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Umbrian Serenades: participants' perspectives
by Jill and Bob von Trebra for Vocal Area Network
Posted April 11, 2009

Umbrian Serenades at the DuomoUmbrian Serenades was an awesome experience! We -- Jill and Bob von Trebra -- joined the group during the summer of 2008, and we loved it!

Jill went to sing.  She is a professional music educator, and has had the pleasure during her career of performing with some outstanding groups in some beautiful locations: The Westminster Choir, the Philadelphia Orchestra, the Lyric Opera of Chicago, to name a few. But this was truly something different -- a group of some professional, but mostly amateur musicians who sing purely for enjoyment. And this was an enjoyable experience. Paulo Faustini and Pam Simpson (replacing Holly Phares, who was unable to participate that year) did an amazing job of blending the voices of these people, many of who met for the first time in the Rome airport at the start of the trip, into a truly beautiful ensemble.

After rehearsing in Spoleto for about a week, we performed four times. The first was an impromptu performance in the "sacred woods" on the mountain overlooking Spoleto. This was where St. Francis and his brothers walked eight centuries ago, but it was considered sacred by area residents even before Jesus lived. The second performance was in the Duomo, the cathedral in Spoleto, surrounded by the stunning frescoes of Fra Filippo Lippi. The third performance was in the magnificent Basilica of St. Francis in Assisi, at the end of our day-long trip to that historic city. We expected to sing in the lovely Lower Basilica, but received an unexpected last-minute honor of being invited to perform in the heavenly Upper Basilica, surrounded by the priceless frescoes by Giotto, depicting the life of St. Francis. Even the basilica's ushers were impressed by what they heard, making a brief exception to their stern policy forbidding talking or photographs. The final performance was at a church in Siena, where living congregants and the relics of long-departed saints came together for a mass that was enriched by the music of Umbrian Serenades, and then stayed for a concert afterwards.

The performances were amazing. The voices filled those lovely sacred spaces, and the sound reverberated off of walls and domes for several seconds after the singing stopped. But Jill says the best part was the time spent in rehearsals in the lovely old church in Spoleto, now deconsecrated, where the musicians would spend hours each day "just making music," with an occasional tourist looking in the back door, curious to see where such heavenly sounds were coming from.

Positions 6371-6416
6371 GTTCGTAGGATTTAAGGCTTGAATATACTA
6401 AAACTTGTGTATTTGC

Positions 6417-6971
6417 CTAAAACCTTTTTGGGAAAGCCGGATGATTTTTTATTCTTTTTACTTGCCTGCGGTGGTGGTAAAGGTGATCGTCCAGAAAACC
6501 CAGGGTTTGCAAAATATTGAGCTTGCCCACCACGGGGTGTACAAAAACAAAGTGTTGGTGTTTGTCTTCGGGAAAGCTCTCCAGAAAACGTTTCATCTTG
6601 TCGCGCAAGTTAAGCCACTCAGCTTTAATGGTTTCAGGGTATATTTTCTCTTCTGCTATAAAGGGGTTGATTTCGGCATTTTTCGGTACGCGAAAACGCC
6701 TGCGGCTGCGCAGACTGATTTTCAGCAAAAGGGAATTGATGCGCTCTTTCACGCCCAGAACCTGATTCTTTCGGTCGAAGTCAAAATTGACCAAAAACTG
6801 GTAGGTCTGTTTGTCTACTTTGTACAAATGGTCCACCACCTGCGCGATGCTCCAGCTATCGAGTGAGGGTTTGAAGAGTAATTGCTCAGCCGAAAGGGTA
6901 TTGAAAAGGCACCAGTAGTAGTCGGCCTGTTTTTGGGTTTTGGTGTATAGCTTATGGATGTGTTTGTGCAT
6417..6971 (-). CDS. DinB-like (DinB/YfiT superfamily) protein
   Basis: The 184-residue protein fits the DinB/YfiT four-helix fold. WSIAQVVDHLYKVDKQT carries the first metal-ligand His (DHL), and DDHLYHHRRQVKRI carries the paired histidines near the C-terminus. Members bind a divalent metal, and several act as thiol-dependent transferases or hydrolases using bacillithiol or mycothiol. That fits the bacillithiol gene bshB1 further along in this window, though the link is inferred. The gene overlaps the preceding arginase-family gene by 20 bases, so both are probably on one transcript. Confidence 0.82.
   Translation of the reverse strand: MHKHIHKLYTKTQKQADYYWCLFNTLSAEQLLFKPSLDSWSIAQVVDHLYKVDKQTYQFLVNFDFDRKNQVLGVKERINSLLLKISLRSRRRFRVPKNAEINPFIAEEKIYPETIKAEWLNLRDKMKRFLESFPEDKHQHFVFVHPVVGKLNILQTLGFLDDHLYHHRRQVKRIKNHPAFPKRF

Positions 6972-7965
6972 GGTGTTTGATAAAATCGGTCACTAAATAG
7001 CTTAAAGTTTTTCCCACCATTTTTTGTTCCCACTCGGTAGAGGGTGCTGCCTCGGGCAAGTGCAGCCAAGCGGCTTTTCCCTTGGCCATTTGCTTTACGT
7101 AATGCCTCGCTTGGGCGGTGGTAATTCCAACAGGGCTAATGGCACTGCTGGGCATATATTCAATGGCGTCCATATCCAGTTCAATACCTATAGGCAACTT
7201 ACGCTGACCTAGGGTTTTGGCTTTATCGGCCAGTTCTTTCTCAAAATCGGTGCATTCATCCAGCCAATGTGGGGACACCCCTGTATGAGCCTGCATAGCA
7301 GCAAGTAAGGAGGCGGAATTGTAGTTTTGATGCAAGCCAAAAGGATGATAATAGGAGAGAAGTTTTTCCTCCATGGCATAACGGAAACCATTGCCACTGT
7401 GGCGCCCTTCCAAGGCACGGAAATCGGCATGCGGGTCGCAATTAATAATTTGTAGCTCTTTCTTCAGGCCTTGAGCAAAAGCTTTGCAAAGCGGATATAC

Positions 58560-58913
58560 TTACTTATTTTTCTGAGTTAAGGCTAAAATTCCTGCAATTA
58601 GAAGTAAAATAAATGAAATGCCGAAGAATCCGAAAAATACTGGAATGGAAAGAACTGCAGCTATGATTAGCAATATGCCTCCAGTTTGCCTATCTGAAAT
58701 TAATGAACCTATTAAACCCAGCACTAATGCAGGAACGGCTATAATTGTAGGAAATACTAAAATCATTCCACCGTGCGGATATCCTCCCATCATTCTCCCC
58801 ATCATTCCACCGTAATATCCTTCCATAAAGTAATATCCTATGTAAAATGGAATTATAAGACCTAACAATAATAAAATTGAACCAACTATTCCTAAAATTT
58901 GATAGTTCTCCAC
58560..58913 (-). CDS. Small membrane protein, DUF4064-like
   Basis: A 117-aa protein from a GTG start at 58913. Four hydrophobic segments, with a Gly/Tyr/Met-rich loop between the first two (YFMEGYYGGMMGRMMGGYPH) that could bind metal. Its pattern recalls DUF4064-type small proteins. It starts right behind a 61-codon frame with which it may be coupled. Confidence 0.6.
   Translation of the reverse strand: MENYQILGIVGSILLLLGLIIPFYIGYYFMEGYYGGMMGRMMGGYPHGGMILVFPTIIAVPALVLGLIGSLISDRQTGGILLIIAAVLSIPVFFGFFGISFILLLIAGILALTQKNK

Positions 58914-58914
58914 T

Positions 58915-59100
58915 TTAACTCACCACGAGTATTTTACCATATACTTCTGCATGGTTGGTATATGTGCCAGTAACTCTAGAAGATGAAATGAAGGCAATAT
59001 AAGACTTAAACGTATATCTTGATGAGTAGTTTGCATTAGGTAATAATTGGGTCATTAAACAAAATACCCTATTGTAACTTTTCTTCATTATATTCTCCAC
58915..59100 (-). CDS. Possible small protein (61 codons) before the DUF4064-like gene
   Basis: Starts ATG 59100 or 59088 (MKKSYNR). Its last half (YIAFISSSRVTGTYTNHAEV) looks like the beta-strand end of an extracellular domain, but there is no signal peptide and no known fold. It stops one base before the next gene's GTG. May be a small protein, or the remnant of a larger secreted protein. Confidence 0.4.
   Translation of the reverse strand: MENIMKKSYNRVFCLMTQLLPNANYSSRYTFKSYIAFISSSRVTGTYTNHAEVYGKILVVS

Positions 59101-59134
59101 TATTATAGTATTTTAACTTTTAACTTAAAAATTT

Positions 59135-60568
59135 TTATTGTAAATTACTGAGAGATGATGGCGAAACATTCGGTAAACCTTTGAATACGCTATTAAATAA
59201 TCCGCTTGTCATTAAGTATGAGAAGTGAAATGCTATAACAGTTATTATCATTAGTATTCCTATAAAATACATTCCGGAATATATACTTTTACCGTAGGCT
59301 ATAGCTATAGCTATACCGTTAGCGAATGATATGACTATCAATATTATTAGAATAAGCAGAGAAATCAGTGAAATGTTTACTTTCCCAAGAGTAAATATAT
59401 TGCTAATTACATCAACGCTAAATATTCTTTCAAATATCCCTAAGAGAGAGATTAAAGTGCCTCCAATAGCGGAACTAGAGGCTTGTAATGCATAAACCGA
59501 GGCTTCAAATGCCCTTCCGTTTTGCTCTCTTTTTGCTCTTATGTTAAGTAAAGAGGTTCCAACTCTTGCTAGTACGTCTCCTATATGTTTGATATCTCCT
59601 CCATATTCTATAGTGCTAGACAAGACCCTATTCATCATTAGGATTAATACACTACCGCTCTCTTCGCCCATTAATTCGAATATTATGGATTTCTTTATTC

Bob didn't go along to sing. He was a groupie, there to enjoy and support the musicians. But he also went along for the chance to explore the quaint towns of Spoleto, Assisi and Siena. We had traveled to Italy before, on a typical whirlwind tour of the big tourist spots: Rome, Florence, Venice, Sorrento and Pompeii. That trip was interesting and enjoyable, but this was different. Bob had time to explore the back streets of Spoleto, worship in the Duomo on a Sunday morning, visit the positively ancient church of San Salvatore on the outskirts of the city and explore the fascinating cemetery next to the church, practice his Italian while purchasing a book in a local shop, and spend some time reading while sipping a beverage on the Piazza del Mercato, the market square. Other non-singers made day trips to explore other Umbrian towns with the expert and gracious assistance of our lovely Italian guide, Umbrian Serenades' Cultural Coordinator, Daniela.

Of course, Bob did enjoy the music as well. He is an amateur "music appreciator." Though many of the pieces the group sang were unfamiliar to him, he knew the singing was beautiful. In the Credo of the Hassler Mass, he could hear Christ's resurrection and ascension into heaven. In Moses Hogan's Elijah Rock, he was fascinated to hear the many complex vocal parts all fit together. And the soaring melodies of Franz Biebl's Ave Maria gave him chills.

We both went to partake of the many "tastings" of Italian food, art and culture. We enjoy learning and experiencing new things, and this trip was a literal and figurative feast: cooking classes, wine tastings, cheese tastings, art lessons and history lessons. Who knew that farro and arugula would combine to make an interesting and delicious salad? Who knew that Montefalco Rosso was such a rich-tasting wine? Who knew that wild boar is so delicious, cooked in a sauce made from the local Sagrantino wine? Who knew that cave-aged cheese tastes delightful with a little bit of onion jelly, or that fine olive oil tastes peppery when you sip it?

We returned from our 12-day trip tired, but satisfied. As on other trips we have made to Europe and Asia, we returned with many pictures and a few souvenirs. But on this trip, we believed we left something beautiful behind in Italy -- the fading but still moving resonances of beautiful music in special places. We serenaded Umbria, and it spoke to our souls in return. One might be tempted to call it a once-in-a-lifetime experience, except that many people who have been a part of Umbrian Serenades have returned for a second or third tasting… or more. We may do the same some day.

For more information about Umbrian Serenades, visit www.umbrianserenades.com.

Jill and Bob von Trebra were participants in last summer's Umbrian Serenades.

Content Contact: Jill and Bob von Trebra.
Revision Date: April 11, 2009.
Technical Contact: Steve Friedman.

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